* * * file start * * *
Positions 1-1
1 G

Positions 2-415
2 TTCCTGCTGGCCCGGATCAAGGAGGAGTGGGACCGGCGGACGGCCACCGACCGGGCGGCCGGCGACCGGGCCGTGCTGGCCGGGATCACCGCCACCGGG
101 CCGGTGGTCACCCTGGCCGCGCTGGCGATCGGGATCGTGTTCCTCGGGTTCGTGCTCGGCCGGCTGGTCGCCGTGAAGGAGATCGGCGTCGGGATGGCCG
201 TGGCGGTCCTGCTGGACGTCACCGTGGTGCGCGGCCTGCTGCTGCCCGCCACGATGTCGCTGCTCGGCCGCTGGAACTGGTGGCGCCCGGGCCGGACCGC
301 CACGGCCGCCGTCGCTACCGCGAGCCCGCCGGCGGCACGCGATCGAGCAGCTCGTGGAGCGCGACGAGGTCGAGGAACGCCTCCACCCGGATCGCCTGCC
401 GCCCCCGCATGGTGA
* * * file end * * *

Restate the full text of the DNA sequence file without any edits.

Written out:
Positions 1-1
1 G

Positions 2-415
2 TTCCTGCTGGCCCGGATCAAGGAGGAGTGGGACCGGCGGACGGCCACCGACCGGGCGGCCGGCGACCGGGCCGTGCTGGCCGGGATCACCGCCACCGGG
101 CCGGTGGTCACCCTGGCCGCGCTGGCGATCGGGATCGTGTTCCTCGGGTTCGTGCTCGGCCGGCTGGTCGCCGTGAAGGAGATCGGCGTCGGGATGGCCG
201 TGGCGGTCCTGCTGGACGTCACCGTGGTGCGCGGCCTGCTGCTGCCCGCCACGATGTCGCTGCTCGGCCGCTGGAACTGGTGGCGCCCGGGCCGGACCGC
301 CACGGCCGCCGTCGCTACCGCGAGCCCGCCGGCGGCACGCGATCGAGCAGCTCGTGGAGCGCGACGAGGTCGAGGAACGCCTCCACCCGGATCGCCTGCC
401 GCCCCCGCATGGTGA